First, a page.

Nov 25, 2009 at 4:11 PM

I'm curious if you could quantify the improvements that are achieved when DoesEntireTreeSupportINotifyPropertyChanging is true.

Also, what would the impact of a false positive be as in 

string property { get {} set { NotifyChanging("property"); if(value == "bad") return; _property = value; NotifyChanged("property"); }

I ask because I'm using LLBLGen as my OR/M and it does a lot of validation of properties.  It also support rolling back individual properties.  Adding Changing support seems to be a bit outside feasibility, so I wanted to know what I'm missing out on.


Dec 15, 2009 at 1:45 PM

Sorry for the late reply, I was on vacation, and I don't get notification when people post to the forum. 

In a nutshell, CLINQ must subscribe to a tree of objects in order to do it's magic.  For example:

var peopleWithBrothersOver20 = from person in people where person.Brother.Age > 20 select person

For each person in the people collection, I need subscribe to that person's PropertyChanged event.  I'm also looking at each person's brother property, and the age of that person's brother.  When any of these properties change, I need to reevaluate the filter to determine if the output of the collection needs to be updated.  So this means that I need subscribe to person.PropertyChanged, person.Brother.PropertyChanged.  Now that's easy enough to do.  However, let's say the person.Brother gets replaced with a new object.  I need to unsubscribe from the old person.Brother.PropertyChanged.  INotifyPropertyChanging tells me the property is changing, so I can examine the value of person.Brother before it changes, and so it's easy enough to unsubscribe from person.Brother because the value of the property has not been updated to the new value yet.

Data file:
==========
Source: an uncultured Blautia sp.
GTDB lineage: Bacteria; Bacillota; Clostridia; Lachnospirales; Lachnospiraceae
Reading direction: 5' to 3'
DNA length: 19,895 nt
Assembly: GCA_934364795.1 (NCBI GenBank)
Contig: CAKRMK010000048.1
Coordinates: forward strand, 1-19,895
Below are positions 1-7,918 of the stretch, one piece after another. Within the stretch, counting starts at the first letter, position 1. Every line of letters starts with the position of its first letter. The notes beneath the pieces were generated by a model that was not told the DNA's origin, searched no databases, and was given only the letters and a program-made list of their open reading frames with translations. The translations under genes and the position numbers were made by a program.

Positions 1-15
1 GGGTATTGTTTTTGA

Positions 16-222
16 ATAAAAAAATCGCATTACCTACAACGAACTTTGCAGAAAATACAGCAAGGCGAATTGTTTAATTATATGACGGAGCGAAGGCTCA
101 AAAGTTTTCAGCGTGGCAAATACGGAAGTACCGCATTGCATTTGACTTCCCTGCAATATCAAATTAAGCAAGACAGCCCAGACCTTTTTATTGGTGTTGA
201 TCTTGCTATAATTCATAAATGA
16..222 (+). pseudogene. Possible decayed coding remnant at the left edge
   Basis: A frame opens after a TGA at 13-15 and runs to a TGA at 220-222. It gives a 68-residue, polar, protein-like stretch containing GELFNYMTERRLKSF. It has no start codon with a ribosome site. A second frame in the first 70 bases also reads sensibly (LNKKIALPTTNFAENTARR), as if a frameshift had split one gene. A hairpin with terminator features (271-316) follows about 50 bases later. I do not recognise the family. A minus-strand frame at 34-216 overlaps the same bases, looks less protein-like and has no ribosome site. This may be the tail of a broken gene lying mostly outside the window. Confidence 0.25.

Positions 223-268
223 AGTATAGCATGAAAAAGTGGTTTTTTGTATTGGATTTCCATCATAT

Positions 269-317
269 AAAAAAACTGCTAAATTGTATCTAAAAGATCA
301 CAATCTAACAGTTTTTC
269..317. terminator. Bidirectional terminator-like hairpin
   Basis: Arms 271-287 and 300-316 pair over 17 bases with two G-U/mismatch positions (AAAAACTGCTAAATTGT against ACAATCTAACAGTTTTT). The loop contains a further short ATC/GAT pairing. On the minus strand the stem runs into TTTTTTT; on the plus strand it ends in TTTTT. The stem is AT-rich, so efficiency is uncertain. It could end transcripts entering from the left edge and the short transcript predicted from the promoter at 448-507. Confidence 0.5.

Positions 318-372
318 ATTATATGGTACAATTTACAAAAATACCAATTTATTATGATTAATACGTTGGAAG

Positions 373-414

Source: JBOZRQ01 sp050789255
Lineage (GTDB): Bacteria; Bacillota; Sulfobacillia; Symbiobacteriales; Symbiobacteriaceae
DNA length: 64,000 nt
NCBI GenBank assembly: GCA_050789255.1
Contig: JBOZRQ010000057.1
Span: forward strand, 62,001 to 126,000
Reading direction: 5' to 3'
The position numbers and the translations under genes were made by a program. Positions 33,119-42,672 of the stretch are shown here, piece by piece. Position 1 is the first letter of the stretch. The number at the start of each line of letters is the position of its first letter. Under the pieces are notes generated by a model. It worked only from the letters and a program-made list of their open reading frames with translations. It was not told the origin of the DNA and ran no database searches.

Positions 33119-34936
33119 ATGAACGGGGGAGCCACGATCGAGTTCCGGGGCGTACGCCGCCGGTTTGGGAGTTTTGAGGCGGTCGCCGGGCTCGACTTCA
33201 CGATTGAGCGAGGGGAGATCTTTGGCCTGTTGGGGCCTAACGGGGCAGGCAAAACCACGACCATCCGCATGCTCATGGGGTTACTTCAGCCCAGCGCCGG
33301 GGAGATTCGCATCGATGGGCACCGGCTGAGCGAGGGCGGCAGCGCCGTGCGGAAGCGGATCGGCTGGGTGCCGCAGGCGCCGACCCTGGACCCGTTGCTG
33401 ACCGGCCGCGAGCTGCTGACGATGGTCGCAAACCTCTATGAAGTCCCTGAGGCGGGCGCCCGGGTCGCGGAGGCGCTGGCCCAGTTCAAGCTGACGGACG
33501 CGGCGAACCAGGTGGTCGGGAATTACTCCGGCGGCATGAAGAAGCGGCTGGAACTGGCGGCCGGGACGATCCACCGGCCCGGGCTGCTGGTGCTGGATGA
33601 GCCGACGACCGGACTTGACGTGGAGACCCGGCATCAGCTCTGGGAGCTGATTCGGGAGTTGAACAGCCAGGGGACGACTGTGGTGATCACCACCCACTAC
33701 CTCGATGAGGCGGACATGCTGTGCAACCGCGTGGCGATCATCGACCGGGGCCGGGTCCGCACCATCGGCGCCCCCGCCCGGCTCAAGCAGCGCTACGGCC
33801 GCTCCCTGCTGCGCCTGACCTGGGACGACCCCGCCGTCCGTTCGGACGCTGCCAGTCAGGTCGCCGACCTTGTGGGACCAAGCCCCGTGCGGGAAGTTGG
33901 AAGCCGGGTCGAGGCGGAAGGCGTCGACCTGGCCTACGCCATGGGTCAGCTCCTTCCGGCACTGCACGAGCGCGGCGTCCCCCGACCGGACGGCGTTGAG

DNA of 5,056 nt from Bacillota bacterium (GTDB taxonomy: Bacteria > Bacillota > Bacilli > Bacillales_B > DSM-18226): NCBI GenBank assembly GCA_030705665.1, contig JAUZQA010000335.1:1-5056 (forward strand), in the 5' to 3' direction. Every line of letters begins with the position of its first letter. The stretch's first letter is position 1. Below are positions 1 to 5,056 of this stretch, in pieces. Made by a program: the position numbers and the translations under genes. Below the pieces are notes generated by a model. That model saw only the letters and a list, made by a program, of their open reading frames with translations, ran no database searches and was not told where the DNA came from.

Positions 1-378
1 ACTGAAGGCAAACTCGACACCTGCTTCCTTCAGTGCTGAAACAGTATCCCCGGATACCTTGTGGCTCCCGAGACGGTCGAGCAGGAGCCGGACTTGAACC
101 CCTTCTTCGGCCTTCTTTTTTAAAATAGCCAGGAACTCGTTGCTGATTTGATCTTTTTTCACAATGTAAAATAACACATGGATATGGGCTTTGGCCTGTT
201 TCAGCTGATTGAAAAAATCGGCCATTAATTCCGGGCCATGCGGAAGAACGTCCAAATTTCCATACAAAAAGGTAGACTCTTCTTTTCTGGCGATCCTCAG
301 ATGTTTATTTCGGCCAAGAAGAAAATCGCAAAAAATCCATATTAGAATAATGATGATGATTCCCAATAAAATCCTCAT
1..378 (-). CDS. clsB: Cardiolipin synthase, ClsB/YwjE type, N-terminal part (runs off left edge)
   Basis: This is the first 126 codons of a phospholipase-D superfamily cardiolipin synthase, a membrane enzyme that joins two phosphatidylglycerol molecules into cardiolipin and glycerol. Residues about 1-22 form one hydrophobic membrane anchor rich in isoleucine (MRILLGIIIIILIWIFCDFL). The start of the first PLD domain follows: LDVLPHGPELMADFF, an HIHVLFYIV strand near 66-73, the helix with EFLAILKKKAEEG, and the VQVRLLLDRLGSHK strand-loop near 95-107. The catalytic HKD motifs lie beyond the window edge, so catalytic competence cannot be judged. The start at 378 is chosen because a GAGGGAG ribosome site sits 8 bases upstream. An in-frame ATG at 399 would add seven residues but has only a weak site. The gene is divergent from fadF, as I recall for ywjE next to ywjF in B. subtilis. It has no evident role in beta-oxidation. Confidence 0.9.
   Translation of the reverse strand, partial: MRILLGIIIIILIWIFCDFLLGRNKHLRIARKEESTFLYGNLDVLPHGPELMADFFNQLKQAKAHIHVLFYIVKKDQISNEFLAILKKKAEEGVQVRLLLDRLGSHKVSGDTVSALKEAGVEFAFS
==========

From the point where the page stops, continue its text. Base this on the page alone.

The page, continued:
Now, without INotifyPropertyChanging, I still have to unsubscribe from the old person.Brother.  How to do that?  Well, I need to basically keep a copy of the object tree for each object in each query.  This requires a ton of memory, and of course increases heap fragmentation, cache mises, etc.  The apps I work that utilize CLINQ have over 100 queries and in some cases monitor collections of 3.5 million objects.  The INotifyPropertyChanging optimization becomes very important, as now a subscription only stores two or three references to other objects and a couple entries in a hashtable. 

Also, if you are using ReactiveObject, which also a corner stone (not enough people use it btw.) In one of our apps, we have over 1000 reactive definitions. The monitoring of those properties also benefits from this optimization.

I hope this answers your questions, and please do not hesitate to ask more questions.



Dec 15, 2009 at 3:46 PM

The object I'm wanting to monitor is an Entity generated by LLBLGen Pro.  I'd contacted them asking about the feasibility of implementing INotifyPropertyChanging.  The two questions were "What good is it?" (which you've answered nicely) and "What about validation in setters?"  In this case, there are a number of opportunities for the set to be cancelled.  What happens if I notify changing, but never change?

Our discussion is here (not sure if this is publicly available or if you need a login):

FWIW, I use RSS to monitor these discussions.